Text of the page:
Welcome to the Mathematics Department!
Our research specialties are in algebra, analysis, geometry, probability and topology.
The American Mathematical Society has ranked us in the top group of U.S. research departments in Mathematics.
Six members of the department were named Fellows of the American Mathematical Society in 2013. Three members of the department spoke in the Lie Theory Section of the 2014 International Congress of Mathematics.
We also take great pride in the quality of our outstanding undergraduate teaching as well as our thriving graduate program.
The EUGENE MATH CIRCLE is continuing in the department. It is aimed at elementary, middle and high school students who enjoy math and want to be stretched by challenging problems.
News and Events
Angélica Osorno, an Assistant Professor at Reed College, will visit campus on November 12 – 13, 2015. She will present two lectures, one suitable for undergraduates and the second a colloquium for faculty and graduate students.
Undergraduate Lecture on November 12th at 4 p.m. in Condon 301
Title: Why Should We Care About Category Theory
Abstract: One of the first mathematical concepts we learn as children is counting, and when we do so, we think of counting the number of elements in a specific set. Soon after, we forget about sets and we just consider the abstract numbers themselves. This abstraction simplifies many things, but it also makes us forget about some structure that we had when we were thinking about sets. That structure can be encoded by a category. In this talk we will describe certain concepts in category theory, and you will realize that in most of your mathematics classes you have been working with categories, you just didn’t know about it. There will be plenty of examples that will show that category theory provides a unifying language for mathematics, and that many constructions are more naturally understood when they are seen through the categorical lens.
Colloquium on November 13th at 4 p.m. in Deady 208
Title: Why Do Algebraic Topologists Care About Categories
Abstract: The study of category theory was started by Eilenberg and MacLane, in their effort to codify the axioms for homology. Category theory provides a language to express the different structures that we see in topology, and in most of mathematics. Categories also play another role in algebraic topology. Via the classifying space construction, topologists use categories to build spaces whose topology encodes the algebraic structure of the category. This construction is a fruitful way of producing important examples of spaces used in algebraic topology. In this talk we will describe how this process works, starting from classic examples and ending with some recent work.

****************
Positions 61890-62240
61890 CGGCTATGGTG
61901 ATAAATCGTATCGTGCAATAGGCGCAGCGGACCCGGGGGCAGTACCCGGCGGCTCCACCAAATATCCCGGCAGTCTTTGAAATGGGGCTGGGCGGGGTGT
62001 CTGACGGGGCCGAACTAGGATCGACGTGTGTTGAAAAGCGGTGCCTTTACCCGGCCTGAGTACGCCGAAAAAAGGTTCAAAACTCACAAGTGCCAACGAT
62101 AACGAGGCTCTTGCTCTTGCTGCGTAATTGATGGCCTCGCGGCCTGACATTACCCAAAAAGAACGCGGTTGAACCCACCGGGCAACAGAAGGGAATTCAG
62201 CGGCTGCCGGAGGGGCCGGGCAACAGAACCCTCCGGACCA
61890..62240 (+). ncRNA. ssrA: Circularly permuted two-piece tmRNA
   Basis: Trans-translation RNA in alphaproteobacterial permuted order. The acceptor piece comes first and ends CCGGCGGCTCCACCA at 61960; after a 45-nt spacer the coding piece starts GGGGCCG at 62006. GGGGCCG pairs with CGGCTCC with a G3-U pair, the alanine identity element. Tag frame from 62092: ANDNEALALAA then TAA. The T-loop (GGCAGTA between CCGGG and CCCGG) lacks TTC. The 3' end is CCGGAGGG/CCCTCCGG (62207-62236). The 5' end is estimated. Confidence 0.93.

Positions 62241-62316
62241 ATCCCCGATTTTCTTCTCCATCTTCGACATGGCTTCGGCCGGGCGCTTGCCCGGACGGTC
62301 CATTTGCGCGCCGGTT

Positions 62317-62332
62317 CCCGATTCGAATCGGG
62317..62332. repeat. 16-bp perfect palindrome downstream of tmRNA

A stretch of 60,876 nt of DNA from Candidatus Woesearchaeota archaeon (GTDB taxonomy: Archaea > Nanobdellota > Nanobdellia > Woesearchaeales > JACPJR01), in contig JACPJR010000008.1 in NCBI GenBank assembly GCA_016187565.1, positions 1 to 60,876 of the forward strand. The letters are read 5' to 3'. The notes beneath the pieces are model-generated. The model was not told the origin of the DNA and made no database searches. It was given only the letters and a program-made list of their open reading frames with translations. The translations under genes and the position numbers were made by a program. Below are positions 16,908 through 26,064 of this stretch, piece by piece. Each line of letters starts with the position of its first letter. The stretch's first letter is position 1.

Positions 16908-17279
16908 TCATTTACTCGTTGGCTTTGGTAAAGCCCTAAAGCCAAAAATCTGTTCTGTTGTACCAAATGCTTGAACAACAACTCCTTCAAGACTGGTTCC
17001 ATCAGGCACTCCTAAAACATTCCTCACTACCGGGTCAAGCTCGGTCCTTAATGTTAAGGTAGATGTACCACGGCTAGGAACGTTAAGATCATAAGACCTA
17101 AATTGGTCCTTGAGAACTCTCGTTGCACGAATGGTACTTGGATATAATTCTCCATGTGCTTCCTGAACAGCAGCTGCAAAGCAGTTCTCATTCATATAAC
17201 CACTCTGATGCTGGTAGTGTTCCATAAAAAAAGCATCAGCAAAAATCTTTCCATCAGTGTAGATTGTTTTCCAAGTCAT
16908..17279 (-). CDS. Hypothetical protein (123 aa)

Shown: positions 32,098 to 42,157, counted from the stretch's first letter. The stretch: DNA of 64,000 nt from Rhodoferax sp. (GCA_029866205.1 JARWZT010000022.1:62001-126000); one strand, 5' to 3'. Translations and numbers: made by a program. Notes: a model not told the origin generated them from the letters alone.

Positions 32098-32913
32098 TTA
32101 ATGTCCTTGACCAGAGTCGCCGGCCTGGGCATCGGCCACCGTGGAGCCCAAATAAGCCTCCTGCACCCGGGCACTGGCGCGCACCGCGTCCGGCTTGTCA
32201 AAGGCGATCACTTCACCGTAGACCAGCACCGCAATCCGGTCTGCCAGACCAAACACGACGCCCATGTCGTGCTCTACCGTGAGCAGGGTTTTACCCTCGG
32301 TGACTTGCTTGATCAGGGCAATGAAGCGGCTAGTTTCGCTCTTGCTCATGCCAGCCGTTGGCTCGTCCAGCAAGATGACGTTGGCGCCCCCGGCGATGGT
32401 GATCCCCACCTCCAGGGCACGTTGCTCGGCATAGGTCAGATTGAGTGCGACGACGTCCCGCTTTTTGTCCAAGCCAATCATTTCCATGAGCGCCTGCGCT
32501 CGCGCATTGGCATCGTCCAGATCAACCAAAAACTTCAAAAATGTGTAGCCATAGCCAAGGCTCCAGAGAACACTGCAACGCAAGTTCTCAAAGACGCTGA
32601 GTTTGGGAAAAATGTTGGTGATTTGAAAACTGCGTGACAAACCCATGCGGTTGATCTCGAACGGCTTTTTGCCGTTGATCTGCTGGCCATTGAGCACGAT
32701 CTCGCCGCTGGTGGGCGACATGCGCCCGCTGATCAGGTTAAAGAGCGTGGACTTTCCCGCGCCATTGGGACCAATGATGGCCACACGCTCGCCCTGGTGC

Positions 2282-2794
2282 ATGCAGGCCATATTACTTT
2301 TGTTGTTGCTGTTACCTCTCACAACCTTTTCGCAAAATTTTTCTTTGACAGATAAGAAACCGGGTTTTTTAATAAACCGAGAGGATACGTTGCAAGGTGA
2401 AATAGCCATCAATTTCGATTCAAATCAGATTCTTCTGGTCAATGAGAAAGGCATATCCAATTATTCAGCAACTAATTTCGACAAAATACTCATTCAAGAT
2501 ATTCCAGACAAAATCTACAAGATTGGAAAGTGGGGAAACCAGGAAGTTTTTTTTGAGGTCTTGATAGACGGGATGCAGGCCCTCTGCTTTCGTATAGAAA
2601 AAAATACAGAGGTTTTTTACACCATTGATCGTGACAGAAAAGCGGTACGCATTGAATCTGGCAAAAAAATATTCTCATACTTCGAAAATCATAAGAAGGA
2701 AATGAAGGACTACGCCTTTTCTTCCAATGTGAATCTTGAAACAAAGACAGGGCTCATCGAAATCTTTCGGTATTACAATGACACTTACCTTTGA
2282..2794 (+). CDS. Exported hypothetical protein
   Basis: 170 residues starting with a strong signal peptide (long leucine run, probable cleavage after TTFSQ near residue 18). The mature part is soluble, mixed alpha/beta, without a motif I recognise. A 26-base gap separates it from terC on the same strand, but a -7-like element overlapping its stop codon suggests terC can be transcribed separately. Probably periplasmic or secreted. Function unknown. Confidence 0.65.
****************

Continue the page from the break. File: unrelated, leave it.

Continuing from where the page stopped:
Congratulations to Sasha Kleshchev, who has been elected an AMS Fellow in the class of 2016.
The citation reads “For contributions to the representation theory of finite groups, Hecke algebras, and Kac-Moody algebras, and for exposition.”
See http://www.ams.org/profession/ams-fellows/new-fellows for the complete list of new fellows.
Congratulations to Mike Price for winning the College of Arts & Sciences Tykeson Teaching Award.
A new fund, the Leahy Endowment Fund, has been created in honor of the long term department member, John Leahy, who passed away on January 29, 2015. The fund is “for the broad purpose of supporting mathematics graduate students” and it will remain open for contributions for about one year. Contributions should go to the UO Foundation “in memory of John Leahy.”
The University of Oregon is hosting the Pacific Northwest Number Theory Conference on May 16-17, 2015. For additional information, visit PNWNT Conference.
The University of Oregon Mathematics Department is proud to host the Thirty-fifth annual Oregon Invitational Mathematics Tournament. Each year, the OIMT attracts the state’s best and brightest for a day of rigorous examination and mathematical discourse. For more information, please see http://blogs.uoregon.edu/oimt
Congratulations to Dan Dugger for winning the Thomas F. Herman Award for Excellence in Pedagogy, one of the highest teaching honors at the University of Oregon.
Lan-Hsuan Huang from the University of Connecticut will be on campus May 7 – 8th. She will give an undergraduate and a research talk as part of the AWM Distinguished Speaker series.
Undergraduate talk – Thursday, May 7, 3 PM, Deady 102
Title: Why are soap bubbles round?
Abstract: You would be surprised if you saw a soap bubble shaped like a duck, wouldn’t you? But why are all soap bubbles spherical? We will explain the mathematical model of soap bubbles, which are called “constant mean curvature surfaces”. We will discuss the classical Alexandrov theorem, which says that a smooth surface with constant mean curvature that encloses a finite region of space and doesn’t intersect itself has to be a sphere.
Research talk – Friday, May 8, 4 PM, Deady 208
Title: A tour to the Positive Mass Theorem and beyond
Abstract: The Positive Mass Theorem has been a cornerstone of mathematical general relativity since the resolution of the three dimensional case in the 80’s. In this talk, we begin with a calculus proof of a special graphical setting of the theorem. After providing the necessary background in differential geometry, we then discuss both the classical results and recent progress toward the more general case, as well as the stability statement of the theorem.
The Department congratulates graduating Ph.D. candidate Nathan Permutter on receiving a postdoctoral fellowship from the National Science Foundation. Nathan is working in Algebraic Topology with Professor Boris Botvinnik. After graduating this spring, Nathan will pursue his research at Stanford University.